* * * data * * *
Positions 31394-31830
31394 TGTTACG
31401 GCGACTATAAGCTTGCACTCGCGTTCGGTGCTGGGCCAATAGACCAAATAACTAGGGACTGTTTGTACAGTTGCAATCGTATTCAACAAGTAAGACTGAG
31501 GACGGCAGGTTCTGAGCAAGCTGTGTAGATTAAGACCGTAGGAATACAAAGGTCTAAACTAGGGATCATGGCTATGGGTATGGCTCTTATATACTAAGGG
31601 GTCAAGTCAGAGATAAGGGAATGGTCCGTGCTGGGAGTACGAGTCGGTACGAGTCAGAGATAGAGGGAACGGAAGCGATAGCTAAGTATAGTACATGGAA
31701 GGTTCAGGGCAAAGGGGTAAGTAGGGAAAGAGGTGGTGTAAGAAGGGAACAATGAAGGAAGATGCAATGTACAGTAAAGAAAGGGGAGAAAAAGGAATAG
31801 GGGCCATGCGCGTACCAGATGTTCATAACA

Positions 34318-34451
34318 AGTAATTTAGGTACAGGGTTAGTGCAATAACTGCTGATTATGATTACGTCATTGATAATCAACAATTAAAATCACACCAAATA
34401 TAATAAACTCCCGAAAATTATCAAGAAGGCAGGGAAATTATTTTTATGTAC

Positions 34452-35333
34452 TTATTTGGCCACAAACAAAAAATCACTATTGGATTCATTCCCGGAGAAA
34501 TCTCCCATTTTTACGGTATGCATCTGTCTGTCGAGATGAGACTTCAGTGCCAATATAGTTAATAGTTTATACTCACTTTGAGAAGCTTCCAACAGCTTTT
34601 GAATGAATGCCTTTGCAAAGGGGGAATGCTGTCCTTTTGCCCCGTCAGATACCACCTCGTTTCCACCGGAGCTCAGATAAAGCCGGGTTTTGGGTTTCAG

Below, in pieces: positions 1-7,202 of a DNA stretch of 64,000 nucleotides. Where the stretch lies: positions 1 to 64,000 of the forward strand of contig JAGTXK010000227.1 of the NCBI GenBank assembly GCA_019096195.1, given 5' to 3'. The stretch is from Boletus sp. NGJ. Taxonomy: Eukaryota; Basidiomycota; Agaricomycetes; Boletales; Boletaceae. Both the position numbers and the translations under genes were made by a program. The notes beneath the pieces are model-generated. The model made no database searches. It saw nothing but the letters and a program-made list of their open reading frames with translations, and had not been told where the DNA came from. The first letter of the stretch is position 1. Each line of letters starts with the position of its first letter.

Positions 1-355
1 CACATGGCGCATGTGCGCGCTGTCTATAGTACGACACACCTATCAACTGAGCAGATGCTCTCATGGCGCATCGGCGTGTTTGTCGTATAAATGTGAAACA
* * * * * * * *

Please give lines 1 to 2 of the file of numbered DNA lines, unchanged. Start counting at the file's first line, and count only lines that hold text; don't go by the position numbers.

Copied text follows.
Positions 31394-31830
31394 TGTTACG